“Now,” said he, “let us go. We must avoid another scene. My father and — my wife will be seeking me. I will explain when we are outside.”

They hastily descended the staircase, passed through the gardens, and soon reached the long avenue.

Then Jean Lacheneur suddenly paused.

“To come so far for a simple yes or no is, I think, unnecessary,” said he. “Have you decided? What answer am I to give Maurice d’Escorval?”

“Nothing! You will take me to him. I must see him and speak with him in order to justify myself. Let us proceed!”

But Jean Lacheneur did not move.

“What you ask is impossible!” he replied.

“Why?”

“Because Maurice is pursued. If he is captured, he will be tried and undoubtedly condemned to death. He is now in a safe retreat, and I have no right to disclose it.”

Maurice’s safe retreat was, in fact, only a neighboring wood, where in company with the corporal, he was awaiting Jean’s return.

But Jean could not resist the temptation to make this response, which was far more insulting than if he had simply said:

“We fear informers!”

Strange as it may appear to one who knew Martial’s proud and violent nature, he did not resent the insult.

“So you distrust me!” he said, sadly.

Jean Lacheneur was silent — another insult.

“But,” insisted Martial, “after what you have just seen and heard you can no longer suspect me of having cut the ropes which I carried to the baron.”

“No! I am convinced that you are innocent of that atrocious act.”

“You saw how I punished the man who dared to compromise the honor of the name of Sairmeuse. And this man is the father of the young girl whom I wedded to-day.”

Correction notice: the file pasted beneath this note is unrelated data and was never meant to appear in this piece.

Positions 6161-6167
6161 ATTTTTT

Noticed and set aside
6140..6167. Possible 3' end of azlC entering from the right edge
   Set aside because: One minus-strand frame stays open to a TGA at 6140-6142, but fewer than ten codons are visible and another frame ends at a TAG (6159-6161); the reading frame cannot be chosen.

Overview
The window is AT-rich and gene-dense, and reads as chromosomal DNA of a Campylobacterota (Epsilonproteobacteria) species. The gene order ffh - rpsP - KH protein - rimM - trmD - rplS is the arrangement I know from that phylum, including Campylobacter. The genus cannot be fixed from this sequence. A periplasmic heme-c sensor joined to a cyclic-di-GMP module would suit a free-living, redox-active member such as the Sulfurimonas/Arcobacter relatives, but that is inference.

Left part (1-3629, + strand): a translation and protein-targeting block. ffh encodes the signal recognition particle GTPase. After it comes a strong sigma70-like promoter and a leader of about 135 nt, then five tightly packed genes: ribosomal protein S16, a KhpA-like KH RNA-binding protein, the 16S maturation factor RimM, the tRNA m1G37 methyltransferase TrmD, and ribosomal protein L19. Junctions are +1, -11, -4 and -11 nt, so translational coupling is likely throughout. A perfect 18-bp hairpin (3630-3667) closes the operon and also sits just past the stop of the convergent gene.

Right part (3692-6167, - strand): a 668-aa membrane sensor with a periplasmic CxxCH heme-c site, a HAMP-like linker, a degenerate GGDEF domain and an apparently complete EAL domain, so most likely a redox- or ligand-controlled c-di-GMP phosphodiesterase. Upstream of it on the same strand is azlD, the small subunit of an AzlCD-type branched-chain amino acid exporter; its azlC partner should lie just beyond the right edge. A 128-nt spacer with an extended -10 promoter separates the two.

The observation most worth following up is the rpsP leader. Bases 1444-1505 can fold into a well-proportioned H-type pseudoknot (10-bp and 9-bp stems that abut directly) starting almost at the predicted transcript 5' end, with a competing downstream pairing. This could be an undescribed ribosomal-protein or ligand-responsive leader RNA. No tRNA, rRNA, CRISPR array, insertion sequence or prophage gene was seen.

“I have seen all this; but I must still reply: ‘Impossible.’”

Jean was amazed at the patience, we should rather say, the humble resignation displayed by Martial de Sairmeuse.

Instead of rebelling against this manifest injustice, Martial drew from his pocket the paper which he had just taken from his desk, and handing it to Jean:

“Those who have brought upon me the shame of having my word doubted shall be punished for it,” he said grimly. “You do not believe in my sincerity, Jean. Here is a proof, which I expect you to give to Maurice, and which cannot fail to convince even you.”

“What is this proof?”

“The letter written by my hand, in exchange for which my father assisted in the baron’s escape. An inexplicable presentiment prevented me from burning this compromising letter. To-day, I rejoice that such was the case. Take it, and use it as you will.”

Anyone save Jean Lacheneur would have been touched by the generosity of soul. But Jean was implacable. His was a nature which nothing can disarm, which nothing can mollify; hatred in his heart was a passion which, instead of growing weaker with time, increased and became more terrible.

He would have sacrificed anything at that moment for the ineffable joy of seeing this proud and detested marquis at his feet.